Previous research has established that myeloma is the second most commonly occurring type of hematological cancer, with multiple myeloma being the most advanced and aggressive form. In a recent publication in Scientific Reports, utilizing data from the Surveillance, Epidemiology, and End Results database between 2000 and 2020 in the United States, authors sought to report the trends related to the incidence of myeloma by age, gender, race/ethnicity, and histological subgroups over the past 2 decades. The authors also explored the impact of the COVID-19 pandemic on the overall incidence trends associated with myeloma.

The authors wrote, “To the best of our knowledge, this is the first U.S. population–based study that utilized a large data integrated in the SEER program, focusing on different subtypes of myeloma to perform a comprehensive analysis of the epidemiological trends of myeloma within 2000-2020.”

The results revealed that between 2000 and 2020, a total of 217,049 cases of myeloma were reported. The majority of cases occurred in males (54.85%), aged ≥55 years (85.64%), living in urban areas (88.45%), with an average income between $50,000 and $65,000 per year.

Comparable with the overall findings, the 204,872 new myeloma cases reported from 2000 to 2019 were most commonly older individuals, non-Hispanic whites, and males. The incidence of myeloma demonstrated an average annual percent change (AAPC) increase of 1.19% for men and 1.11% for women over that period, with higher increases among both genders of non-Hispanic African American patients by 1.55% to 1.64%.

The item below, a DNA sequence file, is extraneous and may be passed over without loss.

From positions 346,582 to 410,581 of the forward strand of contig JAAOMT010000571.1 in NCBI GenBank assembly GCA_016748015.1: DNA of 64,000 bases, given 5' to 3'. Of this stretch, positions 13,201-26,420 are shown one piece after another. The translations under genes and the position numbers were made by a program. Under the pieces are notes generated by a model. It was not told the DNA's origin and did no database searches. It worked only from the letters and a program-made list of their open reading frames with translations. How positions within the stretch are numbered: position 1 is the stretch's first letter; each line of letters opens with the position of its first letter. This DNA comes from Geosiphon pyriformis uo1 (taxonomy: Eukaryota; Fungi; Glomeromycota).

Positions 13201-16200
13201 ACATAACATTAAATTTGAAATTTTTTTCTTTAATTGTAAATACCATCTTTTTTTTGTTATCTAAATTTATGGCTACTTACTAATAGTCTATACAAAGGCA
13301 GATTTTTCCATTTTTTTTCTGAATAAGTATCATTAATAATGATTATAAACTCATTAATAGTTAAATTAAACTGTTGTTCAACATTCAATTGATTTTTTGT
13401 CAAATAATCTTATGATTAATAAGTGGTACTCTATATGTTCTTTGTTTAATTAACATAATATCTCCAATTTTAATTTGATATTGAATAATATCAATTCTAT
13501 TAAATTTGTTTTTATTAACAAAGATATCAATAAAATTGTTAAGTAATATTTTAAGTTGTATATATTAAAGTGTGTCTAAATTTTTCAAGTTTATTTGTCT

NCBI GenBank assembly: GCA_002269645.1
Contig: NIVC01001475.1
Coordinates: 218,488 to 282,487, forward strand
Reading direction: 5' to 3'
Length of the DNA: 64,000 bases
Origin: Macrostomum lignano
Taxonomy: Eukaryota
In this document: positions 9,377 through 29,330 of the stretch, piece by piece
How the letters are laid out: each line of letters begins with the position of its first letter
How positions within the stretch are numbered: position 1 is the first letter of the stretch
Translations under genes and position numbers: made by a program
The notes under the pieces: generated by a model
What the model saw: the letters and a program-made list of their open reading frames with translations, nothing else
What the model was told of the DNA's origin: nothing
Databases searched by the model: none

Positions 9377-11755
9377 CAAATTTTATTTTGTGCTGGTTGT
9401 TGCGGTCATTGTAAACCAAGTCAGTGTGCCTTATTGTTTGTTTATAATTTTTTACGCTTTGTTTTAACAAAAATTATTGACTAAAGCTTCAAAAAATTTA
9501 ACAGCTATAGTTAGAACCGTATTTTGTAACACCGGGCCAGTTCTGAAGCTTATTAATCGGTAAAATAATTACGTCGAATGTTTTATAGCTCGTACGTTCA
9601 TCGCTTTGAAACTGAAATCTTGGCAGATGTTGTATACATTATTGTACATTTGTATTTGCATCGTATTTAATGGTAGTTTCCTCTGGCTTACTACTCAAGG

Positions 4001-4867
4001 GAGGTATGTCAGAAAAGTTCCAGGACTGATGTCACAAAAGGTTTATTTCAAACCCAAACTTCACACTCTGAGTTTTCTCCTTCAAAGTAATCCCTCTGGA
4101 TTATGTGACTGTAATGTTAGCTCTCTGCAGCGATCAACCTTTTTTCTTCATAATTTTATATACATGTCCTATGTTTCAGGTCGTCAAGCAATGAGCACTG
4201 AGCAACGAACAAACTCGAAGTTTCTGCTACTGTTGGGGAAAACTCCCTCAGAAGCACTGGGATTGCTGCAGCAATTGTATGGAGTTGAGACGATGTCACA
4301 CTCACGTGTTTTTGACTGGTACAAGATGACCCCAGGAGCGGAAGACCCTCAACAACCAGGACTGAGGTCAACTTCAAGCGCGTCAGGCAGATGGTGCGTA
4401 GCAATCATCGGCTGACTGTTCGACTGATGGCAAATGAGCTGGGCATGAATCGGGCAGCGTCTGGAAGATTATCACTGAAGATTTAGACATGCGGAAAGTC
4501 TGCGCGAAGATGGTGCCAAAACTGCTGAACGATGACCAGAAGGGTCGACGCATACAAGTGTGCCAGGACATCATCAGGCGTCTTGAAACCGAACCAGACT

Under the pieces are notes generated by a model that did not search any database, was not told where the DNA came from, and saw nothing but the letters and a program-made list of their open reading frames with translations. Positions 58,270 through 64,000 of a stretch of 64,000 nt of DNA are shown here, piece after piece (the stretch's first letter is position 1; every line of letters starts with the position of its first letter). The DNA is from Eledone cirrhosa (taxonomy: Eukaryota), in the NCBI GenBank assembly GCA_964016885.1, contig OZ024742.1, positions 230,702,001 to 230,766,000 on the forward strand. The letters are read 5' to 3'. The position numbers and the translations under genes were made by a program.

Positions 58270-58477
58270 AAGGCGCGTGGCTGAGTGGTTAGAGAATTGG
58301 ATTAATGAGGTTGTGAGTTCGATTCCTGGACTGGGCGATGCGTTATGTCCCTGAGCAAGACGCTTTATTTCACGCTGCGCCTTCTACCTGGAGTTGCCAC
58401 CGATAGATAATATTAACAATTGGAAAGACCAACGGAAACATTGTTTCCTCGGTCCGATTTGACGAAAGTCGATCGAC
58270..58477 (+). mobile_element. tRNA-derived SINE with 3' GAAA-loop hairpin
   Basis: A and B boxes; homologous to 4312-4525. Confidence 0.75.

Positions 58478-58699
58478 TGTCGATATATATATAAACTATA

The results also revealed that across all races/ethnicities, AAPC rise surpassed 2% in women aged younger than 55 years, with the most significant increase being among Hispanic women (2.27%), followed closely by African American women (2.22%), and then Caucasian women (2.18%). Additionally, among younger men, the highest increase in incidence occurred among African American males, reported as 1.55%.

The authors wrote, “The concerning rise in the incidence rate of myeloma among younger women, specifically among young women of Hispanic ethnicity, should be carefully acknowledged when formulating public health strategies to address these worrisome patterns.”

The results also revealed that during the first year of the COVID-19 pandemic (from 2019 to November 2020), the AAPC of myeloma incidence exhibited a noteworthy drop by 8.28% in women and 7.66% in men (this decrease was most apparent in the older age group), and the sharpest decline—by 15.94%—was observed in older Hispanic women.

The authors wrote, “Notably, male Hispanics were the only group who were not affected by the pandemic in any of the age groups.” Additionally, the researchers said, “Supporting these observations, a recent umbrella review identified a substantial decrease in screening and diagnosis of several cancers during the pandemic, which was more remarkable in regions that implemented a lockdown strategy.”

The researchers also noted, “The delay in treatment and changes in treatment pattern may also cause the pandemic to leave a mark on the survival of myeloma patients in the subsequent years.”

Based on their findings, the authors concluded that between 2000 and 2019, the incidence of myeloma increased in both genders with a significant rate of increase, especially among younger Hispanic and non-Hispanic Black women. The authors wrote, “The findings of our study also underscore the significant impact of the COVID-19 pandemic on the reported incidence rate of myeloma in 2020 across most races/ethnicities, particularly in older ages.”

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